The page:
Wednesday, June 19, 2013

History on Damascus Steel

I really like the design that this steel makes during forging and I also like that it is suppose to be one of the best metals to make knives out of . Not to long ago I had a knife made for me by Danny R. Hotlinger with damascus steel and whitetail antler for the handle. Sorry to say I have not broke it in yet but, hopefully this year's deer season will change that.

Damascus steel was a type of steel used in South Asian and Middle Eastern swordmaking. Damascus steel was created from wootz steel, a steel developed in India around 300 BC. These swords are characterized by distinctive patterns of banding and mottling reminiscent of flowing water. Such blades were reputed to be tough, resistant to shattering and capable of being honed to a sharp, resilient edge.
The original method of producing Damascus steel is not known. Because of differences in raw materials and manufacturing techniques, modern attempts to duplicate the metal have not been entirely successful. Despite this, several individuals in modern times have claimed that they have rediscovered the methods in which the original Damascus steel was produced.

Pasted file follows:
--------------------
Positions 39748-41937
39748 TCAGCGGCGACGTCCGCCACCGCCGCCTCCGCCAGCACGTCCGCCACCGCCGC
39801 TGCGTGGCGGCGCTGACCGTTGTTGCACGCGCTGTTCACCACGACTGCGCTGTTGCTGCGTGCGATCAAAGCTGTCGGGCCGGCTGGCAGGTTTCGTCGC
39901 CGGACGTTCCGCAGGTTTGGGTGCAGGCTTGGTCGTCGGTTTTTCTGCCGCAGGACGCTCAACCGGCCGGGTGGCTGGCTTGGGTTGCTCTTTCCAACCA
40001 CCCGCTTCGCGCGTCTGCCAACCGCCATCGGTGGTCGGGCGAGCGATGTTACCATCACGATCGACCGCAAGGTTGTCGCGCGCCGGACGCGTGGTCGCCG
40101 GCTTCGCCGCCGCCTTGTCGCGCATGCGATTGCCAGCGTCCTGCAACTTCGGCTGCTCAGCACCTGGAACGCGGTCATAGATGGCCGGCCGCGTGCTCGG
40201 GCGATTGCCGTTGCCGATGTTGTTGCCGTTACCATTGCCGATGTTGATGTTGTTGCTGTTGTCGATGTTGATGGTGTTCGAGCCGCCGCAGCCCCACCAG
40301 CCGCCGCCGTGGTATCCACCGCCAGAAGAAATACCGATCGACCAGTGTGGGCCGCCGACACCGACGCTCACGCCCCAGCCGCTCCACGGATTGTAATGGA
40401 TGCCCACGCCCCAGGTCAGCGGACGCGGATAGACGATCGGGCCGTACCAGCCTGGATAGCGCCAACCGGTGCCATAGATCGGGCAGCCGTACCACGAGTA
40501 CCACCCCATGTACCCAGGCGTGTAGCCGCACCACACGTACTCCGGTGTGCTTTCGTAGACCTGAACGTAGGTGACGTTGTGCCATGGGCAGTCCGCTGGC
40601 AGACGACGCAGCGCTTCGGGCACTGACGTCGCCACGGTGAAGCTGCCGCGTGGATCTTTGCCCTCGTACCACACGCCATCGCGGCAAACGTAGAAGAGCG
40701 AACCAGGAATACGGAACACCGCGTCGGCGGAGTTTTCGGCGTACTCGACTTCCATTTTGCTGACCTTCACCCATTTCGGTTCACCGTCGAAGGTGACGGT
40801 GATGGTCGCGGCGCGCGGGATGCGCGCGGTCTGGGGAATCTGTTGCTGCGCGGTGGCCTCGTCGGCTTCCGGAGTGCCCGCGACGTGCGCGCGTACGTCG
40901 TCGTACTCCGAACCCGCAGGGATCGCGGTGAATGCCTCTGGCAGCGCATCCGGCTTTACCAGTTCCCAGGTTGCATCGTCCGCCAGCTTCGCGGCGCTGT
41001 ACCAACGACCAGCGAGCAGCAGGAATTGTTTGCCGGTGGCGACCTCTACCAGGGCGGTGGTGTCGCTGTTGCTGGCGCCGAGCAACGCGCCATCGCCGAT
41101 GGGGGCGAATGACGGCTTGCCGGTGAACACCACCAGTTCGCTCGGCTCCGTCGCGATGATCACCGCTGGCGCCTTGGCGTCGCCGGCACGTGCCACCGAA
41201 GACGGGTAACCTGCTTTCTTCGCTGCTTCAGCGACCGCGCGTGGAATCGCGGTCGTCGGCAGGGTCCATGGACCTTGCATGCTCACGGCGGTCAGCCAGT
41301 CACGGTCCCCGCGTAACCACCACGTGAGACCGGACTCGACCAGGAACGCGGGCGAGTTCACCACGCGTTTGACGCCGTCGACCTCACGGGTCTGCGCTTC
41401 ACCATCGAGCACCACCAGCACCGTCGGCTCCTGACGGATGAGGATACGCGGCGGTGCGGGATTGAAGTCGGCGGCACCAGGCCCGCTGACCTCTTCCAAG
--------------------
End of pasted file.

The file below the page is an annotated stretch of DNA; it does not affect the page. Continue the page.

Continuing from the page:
The reputation and history of Damascus steel has given rise to many legends, such as the ability to cut through a rifle barrel or to cut a hair falling across the blade, but no evidence exists to support such claims. A research team in Germany published a report in 2006 revealing nanowires and carbon nanotubes in a blade forged from Damascus steel. This finding was covered by National Geographic and the New York Times. Although modern steel outperforms these swords, microscopic chemical reactions in the production process may have made the blades extraordinary for their time. Woody biomass and leaves are known to have been used to carbonize the Wootz ingots used in Damascus steel, and research now shows that carbon nanotubes can be derived from plant fibers, suggesting how the nanotubes were formed in the steel. Some experts expect to discover such nanotubes in more relics as they are analyzed more closely.

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